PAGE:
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glastonbury tor and labyrinths

Myth and legend: Some believe Glastonbury Tor in Somerset is the final resting place of King Arthur

Bird's eye Britain: Amazing collection of aerial photographs showing nation from above released to mark the Jubilee year

Glastonbury Tor, UK Glastonbury Tor is a large hill located in Glastonbury, Somerset, England, with a roofless St. Michael's Tower on its summit. Tor is a local word of Celtic origin meaning 'rock outcropping' or 'hill'.

It is one of the greatest mysteries of the Isle of Avalon that two different healing springs, one touched red with iron, the other white with calcite, should rise within a few feet of each other from the caverns beneath Glastonbury Tor. Both have healing in their flow, and the one depicted is called the Glastonbury White Spring.

It is one of the greatest mysteries of the Isle of Avalon that two different healing springs, one touched red with iron, the other white with calcite, should rise within a few feet of each other from the caverns beneath Glastonbury Tor.

Glastonbury Tor is a hill at Glastonbury in the English county of Somerset, topped by the roofless St Michael's Tower which is a Grade I listed building. The whole site is managed by the National Trust and has been designated as a Scheduled monument. Artifacts from human visitation have been found dating from the Iron Age to Roman eras. The Tor is mentioned in Celtic mythology, particularly in myths linked to King Arthur.

Glastonbury Tor is a hill at Glastonbury in the English county of Somerset, topped by the roofless St Michael's Tower . The Tor is mentioned in Celtic mythology, particularly in myths linked to King Arthur.

The labyrinth route of Glastonbury Tor

The labyrinth route of Glastonbury Tor--hello, it's a gosh dang Yoni.

Glastonbury Tor is a conical hill in Glastonbury, England, which is topped by a 14th-century church tower. Rich in legend and mythological associations, Glastonbury Tor may have been a place of ancient ritual and it was certainly a place of pilgrimage for Catholics in medieval times.

Glastonbury Tor is a conical hill in Glastonbury, England, which is topped by a church tower

Glastonbury Tor - Somerset, UK. Yes I did actually climb to the top. Rumored to be a place where the faeries play.

Somerset, UK The century tower of St Michael's Church overlooking Glastonbury Tor, Somerset, England, UK

Glastonbury Tor: Celtic civilizations considered it the entrance to the home of the Gwyn ap Nudd, the Lord of the Underworld and King of Fairies while pagans may have used it to celebrate the Goddess. Also possibly King Arthur's Avalon, and linked to the Holy Grail. To further add to all the speculation, archeologists have found remains of seven deep, symmetrical terraces on the hill's slopes, which could be anything from Middle Age crop land to a Neolithic labyrinth.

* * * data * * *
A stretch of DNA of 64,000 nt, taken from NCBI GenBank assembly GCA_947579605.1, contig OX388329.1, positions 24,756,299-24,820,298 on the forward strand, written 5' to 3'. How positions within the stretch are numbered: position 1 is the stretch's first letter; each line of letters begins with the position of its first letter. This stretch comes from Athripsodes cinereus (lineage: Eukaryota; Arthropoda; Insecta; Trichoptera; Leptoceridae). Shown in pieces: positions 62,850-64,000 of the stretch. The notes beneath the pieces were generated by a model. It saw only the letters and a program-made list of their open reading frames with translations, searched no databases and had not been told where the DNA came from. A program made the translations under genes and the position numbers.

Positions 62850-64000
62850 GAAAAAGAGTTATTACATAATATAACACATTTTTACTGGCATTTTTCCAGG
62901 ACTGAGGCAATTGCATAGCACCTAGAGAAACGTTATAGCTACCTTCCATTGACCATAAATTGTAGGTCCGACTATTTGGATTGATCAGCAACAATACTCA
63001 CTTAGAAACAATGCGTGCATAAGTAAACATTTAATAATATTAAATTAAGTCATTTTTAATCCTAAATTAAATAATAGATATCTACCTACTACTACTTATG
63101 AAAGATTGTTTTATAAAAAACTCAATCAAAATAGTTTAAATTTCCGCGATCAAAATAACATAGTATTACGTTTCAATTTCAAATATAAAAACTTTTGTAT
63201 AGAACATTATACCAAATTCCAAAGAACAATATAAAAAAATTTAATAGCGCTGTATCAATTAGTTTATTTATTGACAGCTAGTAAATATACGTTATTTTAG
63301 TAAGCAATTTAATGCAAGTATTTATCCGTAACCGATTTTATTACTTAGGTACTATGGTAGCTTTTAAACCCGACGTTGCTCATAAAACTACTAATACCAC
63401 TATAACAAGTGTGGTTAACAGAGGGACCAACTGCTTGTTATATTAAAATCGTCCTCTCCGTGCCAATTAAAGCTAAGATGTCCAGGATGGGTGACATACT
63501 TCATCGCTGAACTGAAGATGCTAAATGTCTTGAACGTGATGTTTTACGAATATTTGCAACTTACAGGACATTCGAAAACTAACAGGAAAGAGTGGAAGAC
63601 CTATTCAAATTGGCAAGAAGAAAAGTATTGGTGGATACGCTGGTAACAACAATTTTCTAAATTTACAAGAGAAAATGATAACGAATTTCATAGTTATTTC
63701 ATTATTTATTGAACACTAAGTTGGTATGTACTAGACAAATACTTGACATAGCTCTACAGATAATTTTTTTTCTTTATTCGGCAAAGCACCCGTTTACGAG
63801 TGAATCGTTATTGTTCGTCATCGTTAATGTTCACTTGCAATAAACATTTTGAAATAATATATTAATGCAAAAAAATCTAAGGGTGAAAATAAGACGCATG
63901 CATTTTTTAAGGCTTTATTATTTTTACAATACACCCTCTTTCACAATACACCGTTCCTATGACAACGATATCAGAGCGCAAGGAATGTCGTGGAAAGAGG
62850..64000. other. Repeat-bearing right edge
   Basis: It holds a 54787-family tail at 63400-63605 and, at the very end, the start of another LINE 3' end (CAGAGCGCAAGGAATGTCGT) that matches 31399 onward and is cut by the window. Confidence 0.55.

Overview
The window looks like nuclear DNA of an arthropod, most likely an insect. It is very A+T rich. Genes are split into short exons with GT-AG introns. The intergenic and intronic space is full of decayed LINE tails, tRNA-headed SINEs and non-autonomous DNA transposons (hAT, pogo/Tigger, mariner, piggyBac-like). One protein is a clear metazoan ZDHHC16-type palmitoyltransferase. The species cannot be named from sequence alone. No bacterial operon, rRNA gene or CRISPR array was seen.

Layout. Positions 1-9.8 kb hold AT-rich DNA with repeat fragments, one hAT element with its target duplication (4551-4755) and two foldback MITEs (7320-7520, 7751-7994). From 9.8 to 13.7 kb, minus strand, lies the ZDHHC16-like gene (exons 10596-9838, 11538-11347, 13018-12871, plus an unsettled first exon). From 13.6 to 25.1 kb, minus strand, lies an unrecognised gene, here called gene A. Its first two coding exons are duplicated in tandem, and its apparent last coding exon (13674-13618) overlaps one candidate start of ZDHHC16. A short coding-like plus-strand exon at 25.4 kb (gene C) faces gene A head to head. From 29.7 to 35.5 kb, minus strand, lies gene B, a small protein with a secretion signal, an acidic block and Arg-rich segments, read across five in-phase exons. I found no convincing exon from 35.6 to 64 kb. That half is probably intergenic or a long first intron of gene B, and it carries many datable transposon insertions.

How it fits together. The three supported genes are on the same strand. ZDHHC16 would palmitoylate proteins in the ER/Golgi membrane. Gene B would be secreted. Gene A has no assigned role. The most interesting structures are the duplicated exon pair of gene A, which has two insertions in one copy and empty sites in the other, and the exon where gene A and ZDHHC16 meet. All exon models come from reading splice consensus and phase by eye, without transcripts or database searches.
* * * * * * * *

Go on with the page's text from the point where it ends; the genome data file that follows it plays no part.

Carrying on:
Destinations to watch in 2013

Real Fairy Hill at Glastonbury Hill and Chalice Well:   Steeped in ancient magic and mystery, the small town of Glastonbury, located in southwest England, is home to many mystical beliefs and legends. First inhabited around 3500 BC, it has long been a place of pilgrimage and is strongly connected to the ancient druids who lived there around 1000 BC.  Since ancient times Glastonbury, along with Stonehenge and Avebury, have created a triangular world energy point in England.

Glastonbury Tor, Somerset, Known to have been surrounded by water, in bygone times, it is often cited as the Island of Avalon in Arthurian Myth

Glastonbury Tor, England  Glastonbury Tor is a conical hill in Glastonbury, England, which is topped by a 14th-century church tower. Rich in legend and mythological associations, Glastonbury Tor may have been a place of ancient ritual and it was certainly a place of pilgrimage for Catholics in medieval times. Today, it is a popular destination for visiting tourists, Grail theorists, ley-line enthusiasts, and those who make the climb to enjoy its sweeping view of Somerset countryside.

Glastonbury Tor, England Glastonbury Tor is a conical hill in Glastonbury, England, which is topped by a 14th-century church tower. Rich in legend and mythological associations, Glastonbury Tor may have been a place of ancient ritual and it was certainly a place of pilgrimage for Catholics in medieval times. Today, it is a popular destination for visiting tourists, Grail theorists, ley-line enthusiasts, and those who make the climb to enjoy its sweeping view of Somerset countryside.

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